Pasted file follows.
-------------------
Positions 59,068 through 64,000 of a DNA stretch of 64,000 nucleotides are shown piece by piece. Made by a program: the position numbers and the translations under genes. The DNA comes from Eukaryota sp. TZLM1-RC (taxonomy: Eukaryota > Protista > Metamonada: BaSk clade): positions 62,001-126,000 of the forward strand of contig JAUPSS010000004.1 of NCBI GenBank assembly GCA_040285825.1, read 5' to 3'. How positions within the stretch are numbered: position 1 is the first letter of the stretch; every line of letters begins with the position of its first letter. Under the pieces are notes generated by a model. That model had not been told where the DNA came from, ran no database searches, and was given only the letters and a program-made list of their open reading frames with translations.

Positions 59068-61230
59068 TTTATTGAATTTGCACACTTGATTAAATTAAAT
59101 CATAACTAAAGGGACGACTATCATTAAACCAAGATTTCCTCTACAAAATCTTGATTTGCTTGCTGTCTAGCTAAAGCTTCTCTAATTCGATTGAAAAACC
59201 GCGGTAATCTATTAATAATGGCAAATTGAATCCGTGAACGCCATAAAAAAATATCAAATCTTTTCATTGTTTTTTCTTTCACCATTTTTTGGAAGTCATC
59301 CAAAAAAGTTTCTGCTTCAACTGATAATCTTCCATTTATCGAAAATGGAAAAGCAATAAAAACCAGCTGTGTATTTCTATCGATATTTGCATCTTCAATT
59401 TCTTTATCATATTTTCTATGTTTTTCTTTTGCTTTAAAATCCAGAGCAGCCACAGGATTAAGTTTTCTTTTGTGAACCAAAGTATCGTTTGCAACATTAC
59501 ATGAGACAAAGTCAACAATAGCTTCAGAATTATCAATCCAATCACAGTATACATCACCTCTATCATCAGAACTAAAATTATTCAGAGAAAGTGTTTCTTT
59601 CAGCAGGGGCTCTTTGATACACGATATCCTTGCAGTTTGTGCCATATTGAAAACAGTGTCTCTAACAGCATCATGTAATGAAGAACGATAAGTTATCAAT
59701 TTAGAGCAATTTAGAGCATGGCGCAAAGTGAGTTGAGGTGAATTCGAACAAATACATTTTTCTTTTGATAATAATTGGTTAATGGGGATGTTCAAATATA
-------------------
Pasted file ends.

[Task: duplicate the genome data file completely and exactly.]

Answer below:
Positions 59,068 through 64,000 of a DNA stretch of 64,000 nucleotides are shown piece by piece. Made by a program: the position numbers and the translations under genes. The DNA comes from Eukaryota sp. TZLM1-RC (taxonomy: Eukaryota > Protista > Metamonada: BaSk clade): positions 62,001-126,000 of the forward strand of contig JAUPSS010000004.1 of NCBI GenBank assembly GCA_040285825.1, read 5' to 3'. How positions within the stretch are numbered: position 1 is the first letter of the stretch; every line of letters begins with the position of its first letter. Under the pieces are notes generated by a model. That model had not been told where the DNA came from, ran no database searches, and was given only the letters and a program-made list of their open reading frames with translations.

Positions 59068-61230
59068 TTTATTGAATTTGCACACTTGATTAAATTAAAT
59101 CATAACTAAAGGGACGACTATCATTAAACCAAGATTTCCTCTACAAAATCTTGATTTGCTTGCTGTCTAGCTAAAGCTTCTCTAATTCGATTGAAAAACC
59201 GCGGTAATCTATTAATAATGGCAAATTGAATCCGTGAACGCCATAAAAAAATATCAAATCTTTTCATTGTTTTTTCTTTCACCATTTTTTGGAAGTCATC
59301 CAAAAAAGTTTCTGCTTCAACTGATAATCTTCCATTTATCGAAAATGGAAAAGCAATAAAAACCAGCTGTGTATTTCTATCGATATTTGCATCTTCAATT
59401 TCTTTATCATATTTTCTATGTTTTTCTTTTGCTTTAAAATCCAGAGCAGCCACAGGATTAAGTTTTCTTTTGTGAACCAAAGTATCGTTTGCAACATTAC
59501 ATGAGACAAAGTCAACAATAGCTTCAGAATTATCAATCCAATCACAGTATACATCACCTCTATCATCAGAACTAAAATTATTCAGAGAAAGTGTTTCTTT
59601 CAGCAGGGGCTCTTTGATACACGATATCCTTGCAGTTTGTGCCATATTGAAAACAGTGTCTCTAACAGCATCATGTAATGAAGAACGATAAGTTATCAAT
59701 TTAGAGCAATTTAGAGCATGGCGCAAAGTGAGTTGAGGTGAATTCGAACAAATACATTTTTCTTTTGATAATAATTGGTTAATGGGGATGTTCAAATATA